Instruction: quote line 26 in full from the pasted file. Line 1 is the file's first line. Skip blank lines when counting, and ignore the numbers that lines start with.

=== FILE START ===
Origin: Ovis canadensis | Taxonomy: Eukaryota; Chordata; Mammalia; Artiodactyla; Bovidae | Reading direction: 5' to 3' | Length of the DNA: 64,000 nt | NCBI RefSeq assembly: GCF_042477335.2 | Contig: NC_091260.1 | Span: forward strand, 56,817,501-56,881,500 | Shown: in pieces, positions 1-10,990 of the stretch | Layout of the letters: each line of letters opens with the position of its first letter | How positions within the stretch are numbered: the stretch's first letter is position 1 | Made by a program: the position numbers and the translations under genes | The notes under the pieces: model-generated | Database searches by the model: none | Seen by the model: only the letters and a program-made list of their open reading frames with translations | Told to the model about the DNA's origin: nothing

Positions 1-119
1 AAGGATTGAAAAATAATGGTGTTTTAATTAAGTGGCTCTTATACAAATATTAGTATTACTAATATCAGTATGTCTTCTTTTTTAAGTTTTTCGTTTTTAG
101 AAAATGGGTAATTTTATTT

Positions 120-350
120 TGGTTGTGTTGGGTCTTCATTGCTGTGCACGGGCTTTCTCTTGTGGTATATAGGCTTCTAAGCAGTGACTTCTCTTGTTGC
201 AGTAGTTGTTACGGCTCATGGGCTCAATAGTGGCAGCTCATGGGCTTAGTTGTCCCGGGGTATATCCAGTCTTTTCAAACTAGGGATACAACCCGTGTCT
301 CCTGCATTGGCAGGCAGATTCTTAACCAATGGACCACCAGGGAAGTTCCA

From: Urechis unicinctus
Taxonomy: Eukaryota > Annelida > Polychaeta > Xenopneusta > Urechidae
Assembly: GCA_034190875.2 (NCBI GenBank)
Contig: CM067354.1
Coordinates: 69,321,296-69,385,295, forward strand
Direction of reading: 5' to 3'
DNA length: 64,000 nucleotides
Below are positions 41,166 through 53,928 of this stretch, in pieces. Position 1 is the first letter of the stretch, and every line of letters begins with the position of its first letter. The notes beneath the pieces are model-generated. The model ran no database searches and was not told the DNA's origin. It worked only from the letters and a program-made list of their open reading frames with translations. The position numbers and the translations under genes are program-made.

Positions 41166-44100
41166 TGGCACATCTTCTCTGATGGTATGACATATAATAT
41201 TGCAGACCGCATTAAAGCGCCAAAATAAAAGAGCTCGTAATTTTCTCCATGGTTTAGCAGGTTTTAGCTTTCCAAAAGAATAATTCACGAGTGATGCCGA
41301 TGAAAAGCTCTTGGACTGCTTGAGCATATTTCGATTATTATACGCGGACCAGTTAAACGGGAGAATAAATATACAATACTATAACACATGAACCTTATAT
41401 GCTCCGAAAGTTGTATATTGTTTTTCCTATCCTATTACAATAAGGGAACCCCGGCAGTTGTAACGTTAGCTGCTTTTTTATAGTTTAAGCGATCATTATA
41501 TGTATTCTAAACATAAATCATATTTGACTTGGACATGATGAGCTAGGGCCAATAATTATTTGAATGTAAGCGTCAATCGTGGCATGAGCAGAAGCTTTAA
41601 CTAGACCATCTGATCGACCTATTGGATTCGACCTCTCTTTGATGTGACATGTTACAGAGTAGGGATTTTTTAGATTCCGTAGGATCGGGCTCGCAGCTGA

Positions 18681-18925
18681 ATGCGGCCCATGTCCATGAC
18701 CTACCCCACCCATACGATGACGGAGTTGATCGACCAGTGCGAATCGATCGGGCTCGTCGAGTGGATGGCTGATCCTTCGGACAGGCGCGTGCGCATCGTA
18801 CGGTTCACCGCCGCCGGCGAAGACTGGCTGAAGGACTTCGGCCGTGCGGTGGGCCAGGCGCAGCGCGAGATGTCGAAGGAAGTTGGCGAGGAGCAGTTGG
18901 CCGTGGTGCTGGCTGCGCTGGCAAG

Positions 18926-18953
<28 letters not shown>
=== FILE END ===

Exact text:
18701 CTACCCCACCCATACGATGACGGAGTTGATCGACCAGTGCGAATCGATCGGGCTCGTCGAGTGGATGGCTGATCCTTCGGACAGGCGCGTGCGCATCGTA